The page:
Shooting in Raw

Discussion in 'Photography Beginners' Forum' started by gtbike72, Nov 22, 2009.

  1. gtbike72

    gtbike72 TPF Noob!

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    question regarding Raw I'm starting to venture off and explore my other options other than the P mode, I found myself shooting and I couldn't get the white balance right.
    so here's my question if I'm shooting in raw mode do I still need to adjust the white balance or can I do that in my laptop with software it came with?
    thanks
     
  2. Provo

    Provo TPF Noob!

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    One of the benefits of raw is just that you can make adjustments to the photo in software exposure compensation, white balance etc.. "RAW files also allow one to set the WB based on a broader range of color temperature and green-magenta shifts"{Source Understanding White Balance"}






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  3. TJ K

    TJ K No longer a newbie, moving up!

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    Raw is a completely unaltered picture. You can do the WB and saturation and all that fun stuff custom in PP. You also have more control of saving some under/over exposed areas. GL
    tj
     
  4. Josh66

    Josh66 Been spending a lot of time on here!

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    It depends.


    If you're just using the presets (Auto, Daylight, Cloudy, etc) it doesn't matter which way you do it.

    If you're using a custom WB, you're most likely going to want to do that while you're shooting.
     
  5. KmH

    KmH Helping photographers learn to fish Supporting Member

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    You also need to be aware the camera LCD image and histogram are from a basic JPEG image that is embedded in the RAW data file so the camera has something to show you for composition purposes. They are not a converted RAW image.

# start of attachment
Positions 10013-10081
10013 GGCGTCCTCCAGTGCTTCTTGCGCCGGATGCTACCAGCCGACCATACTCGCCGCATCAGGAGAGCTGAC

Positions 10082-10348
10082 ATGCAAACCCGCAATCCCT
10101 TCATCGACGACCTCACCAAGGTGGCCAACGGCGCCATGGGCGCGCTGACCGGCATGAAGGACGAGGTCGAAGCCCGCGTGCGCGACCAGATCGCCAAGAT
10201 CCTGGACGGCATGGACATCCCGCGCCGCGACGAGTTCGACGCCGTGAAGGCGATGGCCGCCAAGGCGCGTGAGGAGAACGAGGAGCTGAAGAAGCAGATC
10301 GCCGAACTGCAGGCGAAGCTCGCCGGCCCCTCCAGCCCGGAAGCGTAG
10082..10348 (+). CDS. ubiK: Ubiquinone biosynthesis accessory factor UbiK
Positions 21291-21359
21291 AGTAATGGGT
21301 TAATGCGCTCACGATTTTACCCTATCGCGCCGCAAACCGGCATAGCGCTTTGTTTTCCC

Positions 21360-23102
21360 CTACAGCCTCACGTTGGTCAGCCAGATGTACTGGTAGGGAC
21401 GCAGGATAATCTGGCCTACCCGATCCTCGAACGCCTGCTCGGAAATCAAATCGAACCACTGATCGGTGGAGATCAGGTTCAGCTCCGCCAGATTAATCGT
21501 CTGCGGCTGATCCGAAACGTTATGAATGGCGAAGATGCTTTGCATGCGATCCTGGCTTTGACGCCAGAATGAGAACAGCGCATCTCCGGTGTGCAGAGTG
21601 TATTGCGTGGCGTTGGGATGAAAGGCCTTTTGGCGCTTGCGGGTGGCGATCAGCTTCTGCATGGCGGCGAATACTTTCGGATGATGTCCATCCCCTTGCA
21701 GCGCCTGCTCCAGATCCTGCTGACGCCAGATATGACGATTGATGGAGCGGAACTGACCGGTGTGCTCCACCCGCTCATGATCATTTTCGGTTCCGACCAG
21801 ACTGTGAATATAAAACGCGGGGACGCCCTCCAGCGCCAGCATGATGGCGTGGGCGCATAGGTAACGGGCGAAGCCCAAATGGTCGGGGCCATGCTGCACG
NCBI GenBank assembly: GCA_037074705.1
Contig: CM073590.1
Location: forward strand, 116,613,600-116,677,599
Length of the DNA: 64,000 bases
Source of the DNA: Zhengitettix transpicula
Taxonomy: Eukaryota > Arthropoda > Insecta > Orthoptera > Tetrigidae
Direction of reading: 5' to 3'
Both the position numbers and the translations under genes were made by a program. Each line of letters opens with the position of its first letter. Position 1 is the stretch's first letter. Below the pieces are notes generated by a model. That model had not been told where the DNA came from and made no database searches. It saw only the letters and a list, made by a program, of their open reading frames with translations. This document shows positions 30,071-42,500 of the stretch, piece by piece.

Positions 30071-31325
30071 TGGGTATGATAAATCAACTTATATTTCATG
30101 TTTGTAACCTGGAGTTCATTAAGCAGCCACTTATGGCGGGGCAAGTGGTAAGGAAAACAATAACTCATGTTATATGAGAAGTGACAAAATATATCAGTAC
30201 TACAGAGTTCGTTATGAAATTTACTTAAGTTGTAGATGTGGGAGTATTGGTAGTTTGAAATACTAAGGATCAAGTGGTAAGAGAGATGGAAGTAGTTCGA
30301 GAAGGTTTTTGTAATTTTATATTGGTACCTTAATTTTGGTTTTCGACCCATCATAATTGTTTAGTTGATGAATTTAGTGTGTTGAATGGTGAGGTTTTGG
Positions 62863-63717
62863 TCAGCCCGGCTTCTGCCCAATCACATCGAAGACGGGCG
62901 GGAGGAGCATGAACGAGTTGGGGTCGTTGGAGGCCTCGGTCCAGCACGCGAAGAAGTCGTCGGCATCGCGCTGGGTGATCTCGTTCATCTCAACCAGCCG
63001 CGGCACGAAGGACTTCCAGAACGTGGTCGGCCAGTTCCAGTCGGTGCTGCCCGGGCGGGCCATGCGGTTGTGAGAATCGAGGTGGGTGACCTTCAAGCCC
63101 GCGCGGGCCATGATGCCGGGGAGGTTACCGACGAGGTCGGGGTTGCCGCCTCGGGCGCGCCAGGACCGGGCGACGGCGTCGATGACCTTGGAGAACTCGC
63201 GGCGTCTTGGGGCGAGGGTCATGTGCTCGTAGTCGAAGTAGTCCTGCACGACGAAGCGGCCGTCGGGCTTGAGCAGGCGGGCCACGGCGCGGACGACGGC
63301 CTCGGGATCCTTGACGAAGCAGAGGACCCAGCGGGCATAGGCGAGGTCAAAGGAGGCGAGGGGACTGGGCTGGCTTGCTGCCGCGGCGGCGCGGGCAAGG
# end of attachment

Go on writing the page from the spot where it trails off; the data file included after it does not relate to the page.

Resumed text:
As O|||||||O pointed out, the image will open in your RAW converter "As Shot" and the white balance you had the camera set to is what will be used at that time.

    You can easily change the white balance setting to something else once the image is open in your RAW converter. Setting a custom white balance is particularly important if you are in a situation with mixed lighting.

    If you're really interested in maximizing the usefulness of RAW and whether you should use a scene-referred or output-referred approach to image rendering read this article by Karl Lang of Adobe, it's very informative.
     
    Last edited: Nov 23, 2009
  6. IgsEMT

    IgsEMT No longer a newbie, moving up!

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    WB: with flash, set it to either flash or daylight/sunny - both are pretty close with later one being more pleasant to my eye on Nikon and Canon bodies.
    Alternatively, you just preset it and have a great time.
    3rd option, is using Kelvin. For flash on Nikon sb800 with stofen I used 5560K and sb600+stofen I use 5300K. When using my DIY foam paper/sotbox/bouncecard (its a DIY :) ) I set it to 4550K.

    What I like about RAWs is leeway I have when processing (especially if I hand the camera over to someone while it is all in M mode). What I hate is time it takes me for processing individual file.
     
  7. musicaleCA

    musicaleCA TPF Noob!

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    Eh, I'll just add that setting the correct WB while shooting is part of speeding-up your workflow. It can save valuable time. That and when shooting RAW+JPEG it's very important, and can be VERY important in sports. Shooting under a fluorescent at high speeds, you get crazy WB shifts, and sometimes you may require the RAW file to correct for it. But maybe you'll get lucky and be able to file the JPEG and it'll look reasonable. What fun. >.<
     
  8. Moonb007

    Moonb007 TPF Noob!

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    If you can, always shoot in RAW as you can do more changes to the image without affecting the quality. If you open the JPEG and RAW images you will see the difference.
     
  9. bengtb

    bengtb TPF Noob!

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    If you are unsure shoot raw because you can change white balance....and alot of other thing later
     
  10. rocdoc

    rocdoc TPF Noob!

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    unless you shoot hundreds of pictures and you plan to use ALL of them, there is not reason to shoot anything BUT raw. (even with hundreds of pics you could batch process). Raw allows you to process everything after the fact, within limits. Agree with the post about the custom white balance, getting it just right may take time in raw processing, but it's still do-able. If you happen to have white surfaces in your shot raw is then really easy, as you just pick the surface that needs to be white and the software does the rest.
     

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